I'm going to have to explain that. The problem with romance and erotic romance, in particular, is that people depicted on the cover are implicitly understood by the reader (though, Christ knows, not by the publisher) to REPRESENT THE CHARACTERS IN THE STORY. As a reader you're being told: "these are the people you will root for, and feel for, and fall in love with." Now, if I take one look at the cover models and think "Not my type," or "Ewwwww!" then no matter how likely I am to enjoy the written story, I have already been put off investing emotionally or financially in the book. End of.

"He might be okay in ten years time. Ugh: she won't..."
Since my primary romantic alignment is to men, I'm fussier about male faces than female. But what attacts me may not attract the next reader.
So if you are going to show faces - show partial faces. Leave room for the imagination!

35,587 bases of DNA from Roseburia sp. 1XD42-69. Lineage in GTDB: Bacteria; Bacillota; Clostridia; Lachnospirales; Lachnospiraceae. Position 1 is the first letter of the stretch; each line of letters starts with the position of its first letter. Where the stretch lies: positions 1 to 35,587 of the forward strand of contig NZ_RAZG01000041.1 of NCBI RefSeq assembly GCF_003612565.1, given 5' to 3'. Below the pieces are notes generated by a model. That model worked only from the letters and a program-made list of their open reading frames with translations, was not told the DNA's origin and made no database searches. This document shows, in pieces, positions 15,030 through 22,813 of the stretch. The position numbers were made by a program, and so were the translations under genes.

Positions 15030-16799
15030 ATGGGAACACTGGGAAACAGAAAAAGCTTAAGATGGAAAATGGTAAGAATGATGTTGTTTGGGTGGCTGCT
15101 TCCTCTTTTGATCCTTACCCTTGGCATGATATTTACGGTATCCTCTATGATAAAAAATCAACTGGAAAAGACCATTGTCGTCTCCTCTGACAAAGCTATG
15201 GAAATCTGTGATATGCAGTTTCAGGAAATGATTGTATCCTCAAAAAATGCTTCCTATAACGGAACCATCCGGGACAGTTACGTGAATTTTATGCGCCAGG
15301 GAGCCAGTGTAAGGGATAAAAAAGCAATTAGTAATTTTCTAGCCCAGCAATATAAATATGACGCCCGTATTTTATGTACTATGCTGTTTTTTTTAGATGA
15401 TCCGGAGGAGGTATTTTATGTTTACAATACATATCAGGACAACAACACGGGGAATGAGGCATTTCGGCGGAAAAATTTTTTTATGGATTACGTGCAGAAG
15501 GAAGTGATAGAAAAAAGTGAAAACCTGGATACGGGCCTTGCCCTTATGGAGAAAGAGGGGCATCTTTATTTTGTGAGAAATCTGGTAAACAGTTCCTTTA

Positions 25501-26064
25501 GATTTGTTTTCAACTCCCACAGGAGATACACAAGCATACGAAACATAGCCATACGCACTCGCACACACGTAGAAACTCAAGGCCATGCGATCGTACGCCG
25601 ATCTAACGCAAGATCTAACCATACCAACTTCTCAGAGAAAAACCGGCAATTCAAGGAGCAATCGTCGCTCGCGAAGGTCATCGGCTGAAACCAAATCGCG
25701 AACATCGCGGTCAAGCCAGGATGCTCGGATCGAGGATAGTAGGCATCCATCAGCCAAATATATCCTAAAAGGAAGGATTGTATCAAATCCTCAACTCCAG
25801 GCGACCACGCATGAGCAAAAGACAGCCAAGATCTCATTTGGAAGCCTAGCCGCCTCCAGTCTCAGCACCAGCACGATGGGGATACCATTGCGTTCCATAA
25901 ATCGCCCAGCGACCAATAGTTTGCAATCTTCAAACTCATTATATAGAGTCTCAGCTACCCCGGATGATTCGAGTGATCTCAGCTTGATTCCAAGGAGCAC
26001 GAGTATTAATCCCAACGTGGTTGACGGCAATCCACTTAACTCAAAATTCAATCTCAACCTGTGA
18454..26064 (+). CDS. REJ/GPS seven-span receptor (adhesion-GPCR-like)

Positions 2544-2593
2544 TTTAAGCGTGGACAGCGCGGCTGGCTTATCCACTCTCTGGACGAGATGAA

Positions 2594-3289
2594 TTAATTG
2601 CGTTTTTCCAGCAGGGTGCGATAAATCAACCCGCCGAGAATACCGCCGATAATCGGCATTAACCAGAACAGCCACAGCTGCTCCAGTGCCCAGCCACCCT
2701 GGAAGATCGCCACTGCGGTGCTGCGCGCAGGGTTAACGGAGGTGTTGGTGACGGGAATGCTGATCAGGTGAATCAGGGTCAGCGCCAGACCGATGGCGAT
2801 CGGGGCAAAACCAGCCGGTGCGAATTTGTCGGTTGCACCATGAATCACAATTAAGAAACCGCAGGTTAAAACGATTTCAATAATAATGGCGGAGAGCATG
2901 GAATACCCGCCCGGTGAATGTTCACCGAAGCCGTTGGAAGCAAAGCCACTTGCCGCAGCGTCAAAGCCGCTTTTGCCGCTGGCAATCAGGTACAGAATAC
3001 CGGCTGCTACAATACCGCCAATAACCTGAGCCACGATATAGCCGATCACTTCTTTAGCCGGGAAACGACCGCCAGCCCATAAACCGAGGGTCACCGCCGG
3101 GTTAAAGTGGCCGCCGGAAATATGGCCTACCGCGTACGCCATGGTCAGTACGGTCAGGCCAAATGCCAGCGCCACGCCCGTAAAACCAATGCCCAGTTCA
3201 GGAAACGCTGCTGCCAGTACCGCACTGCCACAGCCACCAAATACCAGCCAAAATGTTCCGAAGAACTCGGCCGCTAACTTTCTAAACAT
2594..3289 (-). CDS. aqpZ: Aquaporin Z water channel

So what do I like?

  • It turns out that I like arty, but not painted. Digitally manipulated is best.
  • I like books where it looks like the publisher and art editor gave a shit, and didn't just pull a stock photo out of a drawer.
  • I like symbolic covers that leave room for the reader's imagination.
  • I like eyes, and body-parts, but not whole faces.
  • Unless you're really good, less is more.

Enough complaining! Here are some (mostly) genre cover pics I love!

Seriously: great cover. Haven't read the books.

Text and marginal art, no central image. Terrific.
Simple, evocative.
Hopefully Madelynne will have forgiven me by now.


Again - no face!
Technically a YA zombie novel with romantic elements...


These two are examples of a genre-standard design type: the layered montage. Yet somehow - and almost uniquely - Tabitha Rayne has managed to get a look that's classy and expensive, and could pass for a mainstream historical novel. I can even forgive the faces.


And it's not actually romance, but ... I love this too:


9 comments:

Jules said...

What did you think of the second edition cover of Divine Torment?
It has faces and a musclely bloke, but was at least indicative of the setting!

amhartnett said...